CORDIS - EU research results

Predictive Position Coding

Final Report Summary - POSITION (Predictive Position Coding)

Vision gives us enormous adaptive advantage because it allows us to see and react to events before they affect us. This predictive advantage is most obvious for an object in motion where the current trajectory often determines future location. It is equally important when the object’s motion is a result of the movement of our own eyes. Here our visual system uses knowledge about the upcoming motion of the eyes to predict the future location of the object. In this proposal, we have tracked the processes that make these predictions and the high-level maps of location on which they are represented. We focus on visual targets that are dramatically mislocalized, appearing where they are predicted to be next even though they are not yet there. We have tested these predictive processes with behavioral techniques in healthy and neurological patients, with brain imaging and with neurophysiological techniques in non-human primates.

There are “maps” of location throughout the visual system but our work demonstrates that our sense of position is constructed at a very high level. This is similar to the construction of the color we see on surfaces where the brain discounts the color of the illumination, or the way we understand people’s intentions by discounting the effect of the context on their actions. Similarly we have strong evidence for this high level construction of position which discounts our movements and the object’s movements to determine where it is now (correcting for the delays of neural transmission).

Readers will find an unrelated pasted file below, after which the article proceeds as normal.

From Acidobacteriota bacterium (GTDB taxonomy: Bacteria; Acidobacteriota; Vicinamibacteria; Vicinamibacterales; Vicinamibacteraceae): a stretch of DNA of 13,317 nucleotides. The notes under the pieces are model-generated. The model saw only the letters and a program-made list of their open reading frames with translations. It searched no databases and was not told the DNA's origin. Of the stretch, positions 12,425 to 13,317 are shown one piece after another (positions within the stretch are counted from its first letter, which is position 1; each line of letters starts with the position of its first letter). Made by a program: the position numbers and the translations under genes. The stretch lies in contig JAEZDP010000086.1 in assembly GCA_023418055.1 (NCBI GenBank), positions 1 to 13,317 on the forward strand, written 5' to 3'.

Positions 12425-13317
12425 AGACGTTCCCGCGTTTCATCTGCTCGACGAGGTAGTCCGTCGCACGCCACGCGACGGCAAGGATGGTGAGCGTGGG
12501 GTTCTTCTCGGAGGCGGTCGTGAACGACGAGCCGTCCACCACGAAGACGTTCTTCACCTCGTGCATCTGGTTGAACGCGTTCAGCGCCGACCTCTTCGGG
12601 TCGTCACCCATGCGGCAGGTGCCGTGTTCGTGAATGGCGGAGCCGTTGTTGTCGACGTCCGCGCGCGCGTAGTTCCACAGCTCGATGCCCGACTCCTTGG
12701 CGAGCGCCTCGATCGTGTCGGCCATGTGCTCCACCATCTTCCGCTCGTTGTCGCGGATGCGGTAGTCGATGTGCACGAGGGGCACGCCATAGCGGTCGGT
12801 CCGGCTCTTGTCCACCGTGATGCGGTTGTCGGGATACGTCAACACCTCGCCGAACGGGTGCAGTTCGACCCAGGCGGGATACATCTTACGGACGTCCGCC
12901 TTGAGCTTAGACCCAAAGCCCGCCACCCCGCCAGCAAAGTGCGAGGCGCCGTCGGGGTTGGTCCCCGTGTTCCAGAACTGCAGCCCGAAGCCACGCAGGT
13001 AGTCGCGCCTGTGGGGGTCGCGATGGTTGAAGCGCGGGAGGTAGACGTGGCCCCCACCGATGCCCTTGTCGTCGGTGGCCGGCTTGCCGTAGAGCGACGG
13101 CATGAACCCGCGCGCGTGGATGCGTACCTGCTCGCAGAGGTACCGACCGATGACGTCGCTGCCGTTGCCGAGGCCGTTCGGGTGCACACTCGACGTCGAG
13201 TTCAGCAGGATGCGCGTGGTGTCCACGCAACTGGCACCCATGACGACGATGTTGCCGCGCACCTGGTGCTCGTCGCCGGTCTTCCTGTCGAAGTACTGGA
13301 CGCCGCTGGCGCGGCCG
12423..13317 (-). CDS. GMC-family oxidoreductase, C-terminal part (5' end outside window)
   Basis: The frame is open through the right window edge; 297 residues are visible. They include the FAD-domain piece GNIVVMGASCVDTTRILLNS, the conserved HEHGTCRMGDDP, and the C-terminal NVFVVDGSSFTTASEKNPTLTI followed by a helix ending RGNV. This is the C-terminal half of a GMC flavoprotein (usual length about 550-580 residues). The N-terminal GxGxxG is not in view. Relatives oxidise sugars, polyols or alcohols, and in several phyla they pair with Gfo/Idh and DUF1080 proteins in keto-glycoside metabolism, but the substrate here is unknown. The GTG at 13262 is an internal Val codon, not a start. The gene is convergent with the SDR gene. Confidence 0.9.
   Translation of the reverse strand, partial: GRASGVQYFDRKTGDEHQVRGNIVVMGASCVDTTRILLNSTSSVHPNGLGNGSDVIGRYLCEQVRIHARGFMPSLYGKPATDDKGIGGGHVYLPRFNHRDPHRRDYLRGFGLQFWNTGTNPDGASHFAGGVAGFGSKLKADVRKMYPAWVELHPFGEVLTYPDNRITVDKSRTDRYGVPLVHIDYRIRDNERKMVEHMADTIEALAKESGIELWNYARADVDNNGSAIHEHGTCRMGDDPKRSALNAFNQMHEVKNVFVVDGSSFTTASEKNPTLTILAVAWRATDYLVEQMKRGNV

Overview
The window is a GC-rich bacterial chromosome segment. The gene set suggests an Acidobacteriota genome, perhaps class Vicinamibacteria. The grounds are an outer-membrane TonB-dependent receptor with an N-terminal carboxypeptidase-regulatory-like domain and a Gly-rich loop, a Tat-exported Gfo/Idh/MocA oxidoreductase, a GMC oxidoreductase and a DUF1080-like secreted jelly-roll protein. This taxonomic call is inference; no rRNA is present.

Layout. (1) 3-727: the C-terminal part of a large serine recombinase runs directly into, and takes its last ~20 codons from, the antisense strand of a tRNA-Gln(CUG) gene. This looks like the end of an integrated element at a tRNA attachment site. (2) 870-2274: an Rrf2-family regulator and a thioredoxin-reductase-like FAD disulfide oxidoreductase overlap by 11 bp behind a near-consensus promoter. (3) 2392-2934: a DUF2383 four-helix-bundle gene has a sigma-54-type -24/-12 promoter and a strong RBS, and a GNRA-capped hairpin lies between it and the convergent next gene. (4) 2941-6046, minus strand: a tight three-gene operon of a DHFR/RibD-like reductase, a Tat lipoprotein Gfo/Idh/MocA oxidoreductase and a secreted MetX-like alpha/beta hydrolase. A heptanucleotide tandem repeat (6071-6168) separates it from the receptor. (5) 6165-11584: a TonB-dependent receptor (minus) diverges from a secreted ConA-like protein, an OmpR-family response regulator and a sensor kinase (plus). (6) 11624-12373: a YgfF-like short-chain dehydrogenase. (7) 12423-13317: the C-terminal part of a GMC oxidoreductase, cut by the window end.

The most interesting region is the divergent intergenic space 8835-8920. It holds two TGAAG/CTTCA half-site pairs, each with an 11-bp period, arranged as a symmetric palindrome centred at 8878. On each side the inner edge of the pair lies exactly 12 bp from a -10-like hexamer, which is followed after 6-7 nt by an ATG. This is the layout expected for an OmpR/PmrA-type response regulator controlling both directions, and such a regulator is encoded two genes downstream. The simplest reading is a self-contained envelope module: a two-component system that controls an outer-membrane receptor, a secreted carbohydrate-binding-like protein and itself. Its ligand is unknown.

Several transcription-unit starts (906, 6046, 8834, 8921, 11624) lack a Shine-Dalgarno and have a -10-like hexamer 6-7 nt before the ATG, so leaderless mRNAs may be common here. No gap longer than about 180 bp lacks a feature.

We have shown how changes in the brain due to injury (patients) or electromagnetic pulses (TMS) affect these predictive processes and we have tracked where they are occurring in brain imaging experiments on humans and behavioral and stimulation experiments on non-human primates. We have shown that there are two predictive pathways: one that drives our eye movements and uses only short term predictions and a separate one supporting perception that bases prediction on longer time scales. The different signatures of these two processes have allowed us to trace their pathways through the brain.